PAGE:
Ryanair could be in line to buy Heathrow landing rights

O’Leary says regulators could demand sale if IAG buys Aer Lingus

Ryanair chief executive Michael O’Leary has signalled his company could buy any of Aer Lingus’s Heathrow landing rights. Photograph: Oli Scarff/Getty Images

Ryanair chief executive Michael O’Leary has signalled his company could buy any of Aer Lingus’s Heathrow landing rights. Photograph: Oli Scarff/Getty Images

 

Ryanair chief executive Michael O’Leary has signalled his company could buy any Heathrow landing rights that are put up for sale if International Consolidated Airlines Group (IAG) bids again for Aer Lingus.

Aer Lingus rejected two takeover approaches from IAG last month but industry observers say a deal is still possible.

Mr O’Leary believes that if such a deal were to go ahead EU competition regulators could demand that IAG offload some of its routes between Ireland and Heathrow airport, as both its subsidiary BA and Aer Lingus operate these services.

“We would be willing to participate in that,” he said, adding that BA was prepared to take similar steps when Ryanair made its third bid to buy Aer Lings in 2012.

At that time BA agreed to buy 20 of Aer Lingus’s 24 landing slots at Heathrow to allay the European Commission’s concerns that a Ryanair takeover would reduce competition on flights between Ireland and Britain.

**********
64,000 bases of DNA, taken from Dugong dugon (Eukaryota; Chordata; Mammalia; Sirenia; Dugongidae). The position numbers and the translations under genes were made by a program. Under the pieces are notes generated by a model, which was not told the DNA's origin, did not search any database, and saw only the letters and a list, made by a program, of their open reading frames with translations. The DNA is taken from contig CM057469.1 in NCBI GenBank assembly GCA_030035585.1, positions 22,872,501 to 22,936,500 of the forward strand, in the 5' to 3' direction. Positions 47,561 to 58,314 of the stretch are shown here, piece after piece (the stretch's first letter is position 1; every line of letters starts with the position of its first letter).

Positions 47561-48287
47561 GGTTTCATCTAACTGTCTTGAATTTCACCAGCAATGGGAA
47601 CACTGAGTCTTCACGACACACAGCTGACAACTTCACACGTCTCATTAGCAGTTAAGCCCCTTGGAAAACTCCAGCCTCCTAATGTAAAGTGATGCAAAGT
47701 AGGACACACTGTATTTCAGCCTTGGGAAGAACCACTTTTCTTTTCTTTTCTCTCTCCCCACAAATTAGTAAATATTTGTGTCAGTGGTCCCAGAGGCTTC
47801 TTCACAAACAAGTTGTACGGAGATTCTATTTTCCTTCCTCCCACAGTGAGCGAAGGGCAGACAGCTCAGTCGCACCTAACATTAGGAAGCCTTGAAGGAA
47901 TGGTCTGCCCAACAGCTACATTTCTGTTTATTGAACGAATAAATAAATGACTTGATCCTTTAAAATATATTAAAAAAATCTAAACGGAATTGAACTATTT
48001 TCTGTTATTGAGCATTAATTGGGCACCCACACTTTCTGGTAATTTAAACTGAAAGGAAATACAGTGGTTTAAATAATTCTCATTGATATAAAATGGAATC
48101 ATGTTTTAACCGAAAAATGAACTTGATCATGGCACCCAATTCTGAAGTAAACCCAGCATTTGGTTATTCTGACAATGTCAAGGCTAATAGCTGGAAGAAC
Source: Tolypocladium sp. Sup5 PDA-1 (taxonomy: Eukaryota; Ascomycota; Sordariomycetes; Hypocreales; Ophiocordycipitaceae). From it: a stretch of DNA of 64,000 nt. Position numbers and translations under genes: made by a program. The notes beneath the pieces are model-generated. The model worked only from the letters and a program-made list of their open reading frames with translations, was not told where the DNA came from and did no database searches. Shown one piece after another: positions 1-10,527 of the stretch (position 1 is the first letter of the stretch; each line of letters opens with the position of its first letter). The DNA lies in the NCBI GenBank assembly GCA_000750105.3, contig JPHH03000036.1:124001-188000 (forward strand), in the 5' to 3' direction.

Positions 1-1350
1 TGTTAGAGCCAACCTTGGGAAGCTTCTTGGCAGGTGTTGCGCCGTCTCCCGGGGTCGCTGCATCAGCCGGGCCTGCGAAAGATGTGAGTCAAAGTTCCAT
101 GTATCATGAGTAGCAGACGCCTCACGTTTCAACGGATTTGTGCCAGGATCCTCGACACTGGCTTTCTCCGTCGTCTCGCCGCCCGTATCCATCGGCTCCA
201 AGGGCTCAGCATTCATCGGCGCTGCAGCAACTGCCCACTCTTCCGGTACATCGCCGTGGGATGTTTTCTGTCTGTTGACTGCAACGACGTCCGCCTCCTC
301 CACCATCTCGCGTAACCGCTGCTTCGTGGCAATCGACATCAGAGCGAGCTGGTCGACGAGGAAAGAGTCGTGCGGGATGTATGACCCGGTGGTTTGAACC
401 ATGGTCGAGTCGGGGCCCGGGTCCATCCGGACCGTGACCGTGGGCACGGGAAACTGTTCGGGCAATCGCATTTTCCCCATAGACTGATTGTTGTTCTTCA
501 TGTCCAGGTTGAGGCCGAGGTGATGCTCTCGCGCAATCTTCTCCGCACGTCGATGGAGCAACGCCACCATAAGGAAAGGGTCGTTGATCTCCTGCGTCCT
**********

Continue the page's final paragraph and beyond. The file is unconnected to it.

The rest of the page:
Ryanair is awaiting a British court of appeal ruling on its challenge to an order from the UK Competition and Markets Authority (CMA) that it cut its Aer Lingus stake to 5 per cent.

Mr O’Leary argued that IAG’s interest has blown the CMA’s claim that Ryanair’s 29.8 per cent stake in Aer Lingus deterred potential bids for the airline “out of the water”.

East coast

Meanwhile, he made it clear that Ryanair is still interested in launching a low-cost transatlantic operator. The 737 Max craft that his company has ordered from Boeing will be capable of flying from Ireland to the east coast of north America, but Mr O’Leary stressed that he wanted large aircraft capable of longer trips that would link “10 to 15 large European cities with 10 to 15 large US cities”.

 

Ryanair is taking delivery of 380 new craft, including 200 737 Maxs, from Boeing between now and 2024.

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